In addition to the work described above, R&N’s Smoothie Gang, a team of tamping and ballast maintenance experts, provided the final polish to many of the railroad’s projects.

“This special gang is our Mark IV and ballast regulator team. They are responsible for applying the finishing touches to any project we complete on the railroad. They are a vital part of every full crossing rehabilitation [and] provide the proper elevation, level and grooming of the railroad,” wrote Yoder. “Every time you see a railroad bed that has no stone on the railroad ties, stone in between each tie or stone gently sloping down away from the ties is all due to the work of the Smoothie Gang. This last step is the moment when we can all look at the railroad and have a great deal of satisfaction.”

With all the work that R&N has taken on in the past year, the big question is where does it get the money? The short answer is the railroad’s owner and CEO Andy Muller, but he explains the Railroad Track Maintenance Tax Credit, better known as 45G, is critical to the R&N maintenance work and its importance can not be overestimated.

“The truth is not really told on the success of the small railroads. There are starting to be more and more successful small railroads. However, in many cases, they are not making a profit in the real world and if they were forced to pay for their own maintenance and they were never allowed to defer maintenance, I don’t know how many would really be profitable out of the 550 [existing small railroads],” said Muller.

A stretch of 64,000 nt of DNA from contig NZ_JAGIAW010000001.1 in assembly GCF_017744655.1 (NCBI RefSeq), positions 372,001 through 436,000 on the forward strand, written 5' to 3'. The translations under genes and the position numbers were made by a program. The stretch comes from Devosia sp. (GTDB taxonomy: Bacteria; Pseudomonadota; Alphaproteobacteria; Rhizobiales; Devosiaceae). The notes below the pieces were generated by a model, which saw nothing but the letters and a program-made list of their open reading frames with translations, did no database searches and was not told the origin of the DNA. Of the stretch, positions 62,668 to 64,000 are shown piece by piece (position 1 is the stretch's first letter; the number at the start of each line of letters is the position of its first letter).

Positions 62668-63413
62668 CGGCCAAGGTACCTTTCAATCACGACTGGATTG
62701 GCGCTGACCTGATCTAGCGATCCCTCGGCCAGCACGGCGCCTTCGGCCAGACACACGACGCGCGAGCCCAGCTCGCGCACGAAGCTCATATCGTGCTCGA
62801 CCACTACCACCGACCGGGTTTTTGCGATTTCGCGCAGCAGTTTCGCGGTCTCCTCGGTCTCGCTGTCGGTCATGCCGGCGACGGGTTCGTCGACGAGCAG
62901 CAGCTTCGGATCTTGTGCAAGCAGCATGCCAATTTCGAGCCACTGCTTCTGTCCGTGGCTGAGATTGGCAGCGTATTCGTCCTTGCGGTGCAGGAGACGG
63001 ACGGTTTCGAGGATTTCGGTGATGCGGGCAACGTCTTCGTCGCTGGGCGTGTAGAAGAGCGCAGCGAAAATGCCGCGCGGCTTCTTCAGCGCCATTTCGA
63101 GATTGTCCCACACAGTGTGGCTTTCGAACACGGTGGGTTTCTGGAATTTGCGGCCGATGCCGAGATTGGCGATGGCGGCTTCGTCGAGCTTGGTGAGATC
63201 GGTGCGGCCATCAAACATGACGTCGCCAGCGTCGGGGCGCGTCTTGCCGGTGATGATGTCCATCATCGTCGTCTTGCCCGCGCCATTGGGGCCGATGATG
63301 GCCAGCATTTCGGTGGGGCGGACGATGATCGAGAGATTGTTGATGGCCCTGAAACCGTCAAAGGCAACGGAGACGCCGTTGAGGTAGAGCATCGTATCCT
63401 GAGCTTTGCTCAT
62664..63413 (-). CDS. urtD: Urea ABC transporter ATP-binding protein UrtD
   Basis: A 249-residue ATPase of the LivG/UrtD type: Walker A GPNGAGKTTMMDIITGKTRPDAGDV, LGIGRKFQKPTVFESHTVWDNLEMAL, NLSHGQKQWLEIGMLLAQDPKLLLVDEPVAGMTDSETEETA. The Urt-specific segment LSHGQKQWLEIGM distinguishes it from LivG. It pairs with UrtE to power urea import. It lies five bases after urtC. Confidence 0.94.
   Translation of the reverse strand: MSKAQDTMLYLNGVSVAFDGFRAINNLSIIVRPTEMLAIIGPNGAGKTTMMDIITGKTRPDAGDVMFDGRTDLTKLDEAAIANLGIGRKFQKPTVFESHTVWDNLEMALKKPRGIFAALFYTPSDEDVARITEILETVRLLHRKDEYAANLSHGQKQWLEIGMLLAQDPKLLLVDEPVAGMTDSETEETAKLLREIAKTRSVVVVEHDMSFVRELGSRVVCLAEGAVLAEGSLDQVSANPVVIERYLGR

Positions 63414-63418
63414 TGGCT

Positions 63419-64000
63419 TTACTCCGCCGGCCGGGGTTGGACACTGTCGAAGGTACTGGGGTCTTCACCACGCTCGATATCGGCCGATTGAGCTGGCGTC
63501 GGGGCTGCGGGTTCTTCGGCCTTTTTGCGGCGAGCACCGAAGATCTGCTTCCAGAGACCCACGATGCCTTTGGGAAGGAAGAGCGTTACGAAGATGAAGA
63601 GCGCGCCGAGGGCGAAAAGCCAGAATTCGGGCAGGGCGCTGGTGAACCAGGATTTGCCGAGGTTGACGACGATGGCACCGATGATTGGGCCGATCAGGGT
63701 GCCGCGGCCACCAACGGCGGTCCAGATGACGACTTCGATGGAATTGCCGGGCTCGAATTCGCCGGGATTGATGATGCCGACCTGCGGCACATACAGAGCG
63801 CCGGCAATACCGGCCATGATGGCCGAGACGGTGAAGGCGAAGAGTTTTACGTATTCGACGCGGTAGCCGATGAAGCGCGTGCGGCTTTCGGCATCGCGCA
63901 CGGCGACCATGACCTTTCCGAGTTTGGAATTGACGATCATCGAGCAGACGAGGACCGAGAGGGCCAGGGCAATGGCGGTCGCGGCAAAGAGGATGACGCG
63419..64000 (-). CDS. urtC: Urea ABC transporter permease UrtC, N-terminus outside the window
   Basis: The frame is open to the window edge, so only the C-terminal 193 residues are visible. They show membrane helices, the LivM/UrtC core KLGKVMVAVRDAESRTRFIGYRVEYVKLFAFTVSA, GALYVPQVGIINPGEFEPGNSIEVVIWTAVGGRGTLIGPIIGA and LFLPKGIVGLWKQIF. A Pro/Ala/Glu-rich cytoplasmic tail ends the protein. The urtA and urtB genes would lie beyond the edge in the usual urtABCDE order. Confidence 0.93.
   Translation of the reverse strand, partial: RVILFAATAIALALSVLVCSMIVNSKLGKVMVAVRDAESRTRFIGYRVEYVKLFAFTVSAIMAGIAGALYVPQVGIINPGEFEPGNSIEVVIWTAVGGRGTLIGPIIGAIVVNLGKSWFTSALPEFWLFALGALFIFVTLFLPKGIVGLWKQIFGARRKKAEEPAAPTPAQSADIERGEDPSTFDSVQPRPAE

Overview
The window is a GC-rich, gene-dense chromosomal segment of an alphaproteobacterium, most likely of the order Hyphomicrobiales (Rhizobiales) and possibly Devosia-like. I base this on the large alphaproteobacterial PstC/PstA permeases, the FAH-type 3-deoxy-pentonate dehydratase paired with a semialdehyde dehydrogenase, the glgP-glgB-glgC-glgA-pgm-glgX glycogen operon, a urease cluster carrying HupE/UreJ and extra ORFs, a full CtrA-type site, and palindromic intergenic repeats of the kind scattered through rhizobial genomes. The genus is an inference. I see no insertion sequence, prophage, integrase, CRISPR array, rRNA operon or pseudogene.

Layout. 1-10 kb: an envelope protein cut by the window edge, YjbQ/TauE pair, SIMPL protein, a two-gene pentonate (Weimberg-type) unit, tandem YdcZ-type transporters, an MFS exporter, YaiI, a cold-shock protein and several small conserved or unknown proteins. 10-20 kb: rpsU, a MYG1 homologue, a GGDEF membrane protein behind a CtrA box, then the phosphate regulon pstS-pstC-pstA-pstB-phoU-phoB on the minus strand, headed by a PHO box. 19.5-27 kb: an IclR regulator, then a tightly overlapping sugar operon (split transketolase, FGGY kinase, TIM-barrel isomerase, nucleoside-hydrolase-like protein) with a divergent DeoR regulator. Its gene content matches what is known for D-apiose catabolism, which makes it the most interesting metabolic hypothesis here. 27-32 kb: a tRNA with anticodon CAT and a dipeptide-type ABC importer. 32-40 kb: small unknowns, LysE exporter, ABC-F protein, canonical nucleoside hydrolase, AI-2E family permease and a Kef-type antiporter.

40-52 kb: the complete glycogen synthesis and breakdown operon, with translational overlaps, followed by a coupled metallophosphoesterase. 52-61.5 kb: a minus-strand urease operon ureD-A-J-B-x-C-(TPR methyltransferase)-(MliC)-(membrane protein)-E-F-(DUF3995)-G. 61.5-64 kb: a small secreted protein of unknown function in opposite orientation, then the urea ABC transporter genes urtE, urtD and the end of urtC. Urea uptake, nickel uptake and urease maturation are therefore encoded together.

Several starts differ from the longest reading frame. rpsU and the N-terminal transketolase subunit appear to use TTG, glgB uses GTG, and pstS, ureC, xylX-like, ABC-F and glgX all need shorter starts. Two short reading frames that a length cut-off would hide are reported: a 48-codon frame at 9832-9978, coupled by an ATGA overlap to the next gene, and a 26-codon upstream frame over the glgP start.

“There’s really only two ways to stay in business if you’re a small railroad: One, is getting help from the state and, two, is defer maintenance and, of course, many [smaller railroads] defer maintenance. Here at the Reading and Northern, I love track, but we deferred maintenance for many years because I wasn’t making money. In 2010, we started making a real profit and what really, really pushed us over the top was the 45G credits. There is absolutely no way, even a successful company like mine, could maintain the railroad without these credits,” explained Muller.

Talk in Washington, D.C., does exist that the 45G tax credit could become retroactive if it is passed as part of an extenders package, but Muller isn’t holding his breath, “I don’t make decisions based on the actions of the government. I don’t sit home at night and worry if the 45G tax credit will be passed. I have to do what I have to do. You have to understand, we do nothing with budgets, I just happen to love maintenance-of-way.”

While finding funds isn’t a barrier to the success of the maintenance department, Wesley Westenhoefer, vice president MOW quality control, does point out the obstacles the railroad must contend with.